(RxWiki News) A pregnant woman should stay as healthy as possible to keep her baby safe and healthy. This includes protecting herself from infectious diseases.
A recent study found that the meningococcal vaccine appears to be safe for pregnant women.
The meningococcal vaccine protects against diseases that can cause meningitis or bloodstream infections.
This study showed no evidence of possible serious risks from the vaccine in pregnant women in a national reporting system.
"Attend all prenatal appointments."
The study, led by Yenlik Zheteyeva, MD, of the Immunization Safety Office at the Centers for Disease Control and Prevention (CDC), looked at the safety of the meningococcal conjugate vaccine for pregnant women.
The meningococcal vaccine protects against most types of meningococcal diseases.
These include meningitis (an inflammation of the brain and spinal cord) and other bloodstream infections. Meningococcal diseases can be fatal or cause permanent disabilities.
The researchers looked for all reports from 2005 through 2011 in the Vaccine Adverse Event Reporting System (VAERS) involving pregnant women who got the meningococcal vaccine.
VAERS is the system where all adverse events are reported after a person receives a vaccine. Reporting the adverse event does not mean it was caused by the vaccine.
The reports in VAERS are not all side effects of vaccines. They are records of all the various events that have happened to patients after getting vaccines, the causes of which need to be investigated.
After identifying 103 reports in VAERS, the researchers reviewed the reports and any available medical records.
Over a third of the reports (38 of them) did not describe any adverse events that happened.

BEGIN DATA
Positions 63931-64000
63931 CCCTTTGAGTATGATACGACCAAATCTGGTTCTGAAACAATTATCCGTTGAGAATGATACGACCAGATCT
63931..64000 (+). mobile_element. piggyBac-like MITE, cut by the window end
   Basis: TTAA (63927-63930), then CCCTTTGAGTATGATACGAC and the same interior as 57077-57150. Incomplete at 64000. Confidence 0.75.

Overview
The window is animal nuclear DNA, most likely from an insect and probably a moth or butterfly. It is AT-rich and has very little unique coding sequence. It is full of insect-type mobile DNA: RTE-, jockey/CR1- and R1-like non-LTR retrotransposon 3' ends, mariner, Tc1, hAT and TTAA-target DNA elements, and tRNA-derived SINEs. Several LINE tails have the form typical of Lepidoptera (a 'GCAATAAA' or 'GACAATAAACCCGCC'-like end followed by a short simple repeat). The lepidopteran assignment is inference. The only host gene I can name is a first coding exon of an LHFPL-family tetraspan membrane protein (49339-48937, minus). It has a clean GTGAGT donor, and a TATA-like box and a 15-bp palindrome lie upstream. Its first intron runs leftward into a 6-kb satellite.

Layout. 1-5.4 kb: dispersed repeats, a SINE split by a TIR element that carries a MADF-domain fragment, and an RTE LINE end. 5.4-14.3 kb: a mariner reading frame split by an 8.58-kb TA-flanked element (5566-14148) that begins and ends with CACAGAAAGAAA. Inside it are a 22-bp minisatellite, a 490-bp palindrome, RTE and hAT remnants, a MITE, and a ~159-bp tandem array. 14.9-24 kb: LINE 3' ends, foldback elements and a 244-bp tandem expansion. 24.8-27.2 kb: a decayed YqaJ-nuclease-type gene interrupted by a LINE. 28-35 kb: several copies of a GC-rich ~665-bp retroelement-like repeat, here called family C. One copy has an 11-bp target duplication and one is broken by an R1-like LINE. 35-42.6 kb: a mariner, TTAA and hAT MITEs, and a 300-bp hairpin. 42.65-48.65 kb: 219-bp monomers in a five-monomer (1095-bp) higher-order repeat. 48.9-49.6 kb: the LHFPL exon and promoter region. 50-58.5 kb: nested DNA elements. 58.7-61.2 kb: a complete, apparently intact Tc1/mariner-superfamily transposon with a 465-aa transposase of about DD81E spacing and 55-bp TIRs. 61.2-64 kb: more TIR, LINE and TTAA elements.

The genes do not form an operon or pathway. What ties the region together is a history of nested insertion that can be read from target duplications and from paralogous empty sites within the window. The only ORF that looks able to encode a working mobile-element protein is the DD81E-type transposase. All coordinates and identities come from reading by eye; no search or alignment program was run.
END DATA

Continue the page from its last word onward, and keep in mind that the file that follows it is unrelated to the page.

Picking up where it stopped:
No deaths of the pregnant women or their babies were reported. The most commonly reported pregnancy-related adverse event was miscarriage, which occurred in 17 of the 103 reports (16.5 percent).
Four women reported urinary tract infections and three reported fever with vomiting. One woman reported having a baby with a birth defect.
None of these events were identified as being linked to the vaccine. There was no evidence to indicate these events were anything besides a coincidence in that they occurred after the vaccine was received.
The researchers concluded that there were no pattern of events in women or their babies that needed further safety investigation.
"This review, while limited, supports the recommendations that [the meningococcal] vaccine may be used in pregnant women at increased risk for meningococcal disease," the authors wrote.
Teenagers are the main group that should be receiving the meningococcal vaccine. The authors reported that about 71 out of every 1,000 teenagers gave birth in 2005.
The study was published in the June issue of the American Journal of Obstetrics and Gynecology.
The research was funded by the Centers for Disease Control and Prevention, where all the authors work. The authors declared no conflicts of interest.